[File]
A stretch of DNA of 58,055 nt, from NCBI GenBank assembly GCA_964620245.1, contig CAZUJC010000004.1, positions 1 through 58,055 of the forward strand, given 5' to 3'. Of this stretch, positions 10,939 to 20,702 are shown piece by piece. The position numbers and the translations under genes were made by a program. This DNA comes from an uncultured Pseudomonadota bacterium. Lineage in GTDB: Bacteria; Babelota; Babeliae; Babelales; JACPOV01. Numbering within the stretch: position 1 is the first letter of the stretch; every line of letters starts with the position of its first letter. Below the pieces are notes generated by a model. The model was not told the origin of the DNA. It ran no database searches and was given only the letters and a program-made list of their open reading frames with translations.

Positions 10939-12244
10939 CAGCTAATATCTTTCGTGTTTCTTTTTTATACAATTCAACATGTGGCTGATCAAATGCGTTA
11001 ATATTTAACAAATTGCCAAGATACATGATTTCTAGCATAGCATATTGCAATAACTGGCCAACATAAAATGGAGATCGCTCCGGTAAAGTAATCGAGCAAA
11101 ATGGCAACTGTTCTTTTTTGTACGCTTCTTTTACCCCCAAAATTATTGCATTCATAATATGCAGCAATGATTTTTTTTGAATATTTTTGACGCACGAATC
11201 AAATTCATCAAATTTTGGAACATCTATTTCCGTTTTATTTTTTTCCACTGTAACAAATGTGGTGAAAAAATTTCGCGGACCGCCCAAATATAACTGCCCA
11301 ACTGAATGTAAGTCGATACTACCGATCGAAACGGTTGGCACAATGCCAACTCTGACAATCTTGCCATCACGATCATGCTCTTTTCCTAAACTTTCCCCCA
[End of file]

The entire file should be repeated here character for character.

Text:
A stretch of DNA of 58,055 nt, from NCBI GenBank assembly GCA_964620245.1, contig CAZUJC010000004.1, positions 1 through 58,055 of the forward strand, given 5' to 3'. Of this stretch, positions 10,939 to 20,702 are shown piece by piece. The position numbers and the translations under genes were made by a program. This DNA comes from an uncultured Pseudomonadota bacterium. Lineage in GTDB: Bacteria; Babelota; Babeliae; Babelales; JACPOV01. Numbering within the stretch: position 1 is the first letter of the stretch; every line of letters starts with the position of its first letter. Below the pieces are notes generated by a model. The model was not told the origin of the DNA. It ran no database searches and was given only the letters and a program-made list of their open reading frames with translations.

Positions 10939-12244
10939 CAGCTAATATCTTTCGTGTTTCTTTTTTATACAATTCAACATGTGGCTGATCAAATGCGTTA
11001 ATATTTAACAAATTGCCAAGATACATGATTTCTAGCATAGCATATTGCAATAACTGGCCAACATAAAATGGAGATCGCTCCGGTAAAGTAATCGAGCAAA
11101 ATGGCAACTGTTCTTTTTTGTACGCTTCTTTTACCCCCAAAATTATTGCATTCATAATATGCAGCAATGATTTTTTTTGAATATTTTTGACGCACGAATC
11201 AAATTCATCAAATTTTGGAACATCTATTTCCGTTTTATTTTTTTCCACTGTAACAAATGTGGTGAAAAAATTTCGCGGACCGCCCAAATATAACTGCCCA
11301 ACTGAATGTAAGTCGATACTACCGATCGAAACGGTTGGCACAATGCCAACTCTGACAATCTTGCCATCACGATCATGCTCTTTTCCTAAACTTTCCCCCA